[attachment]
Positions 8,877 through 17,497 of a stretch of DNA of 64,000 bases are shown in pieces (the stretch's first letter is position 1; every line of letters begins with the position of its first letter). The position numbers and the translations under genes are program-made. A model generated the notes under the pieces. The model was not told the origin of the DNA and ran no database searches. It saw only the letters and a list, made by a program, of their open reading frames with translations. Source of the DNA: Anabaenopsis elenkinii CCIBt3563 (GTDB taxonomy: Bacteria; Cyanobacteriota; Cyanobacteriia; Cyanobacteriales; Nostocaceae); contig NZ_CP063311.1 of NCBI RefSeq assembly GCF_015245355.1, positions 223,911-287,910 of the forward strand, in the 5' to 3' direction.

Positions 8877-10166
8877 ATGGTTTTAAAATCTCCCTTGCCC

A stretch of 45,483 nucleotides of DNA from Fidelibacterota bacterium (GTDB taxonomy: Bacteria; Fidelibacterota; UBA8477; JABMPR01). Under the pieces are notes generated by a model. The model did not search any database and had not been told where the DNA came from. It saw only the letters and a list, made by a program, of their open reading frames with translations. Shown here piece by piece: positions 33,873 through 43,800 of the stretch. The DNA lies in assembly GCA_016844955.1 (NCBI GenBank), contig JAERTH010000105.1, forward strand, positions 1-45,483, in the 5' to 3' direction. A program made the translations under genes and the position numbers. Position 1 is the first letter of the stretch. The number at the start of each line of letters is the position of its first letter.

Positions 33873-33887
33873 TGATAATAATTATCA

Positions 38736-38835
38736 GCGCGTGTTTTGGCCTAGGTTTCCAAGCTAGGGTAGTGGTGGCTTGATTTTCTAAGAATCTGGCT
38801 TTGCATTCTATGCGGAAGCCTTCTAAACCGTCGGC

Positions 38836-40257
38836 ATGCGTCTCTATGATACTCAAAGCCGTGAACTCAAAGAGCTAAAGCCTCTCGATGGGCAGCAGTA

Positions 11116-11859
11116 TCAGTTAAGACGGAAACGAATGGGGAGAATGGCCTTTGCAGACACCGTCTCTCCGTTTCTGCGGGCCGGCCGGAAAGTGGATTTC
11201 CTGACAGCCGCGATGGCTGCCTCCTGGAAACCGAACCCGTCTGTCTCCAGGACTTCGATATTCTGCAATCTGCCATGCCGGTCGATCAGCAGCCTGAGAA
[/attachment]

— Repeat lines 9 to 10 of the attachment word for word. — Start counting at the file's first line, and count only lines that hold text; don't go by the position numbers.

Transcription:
38801 TTGCATTCTATGCGGAAGCCTTCTAAACCGTCGGC

Positions 38836-40257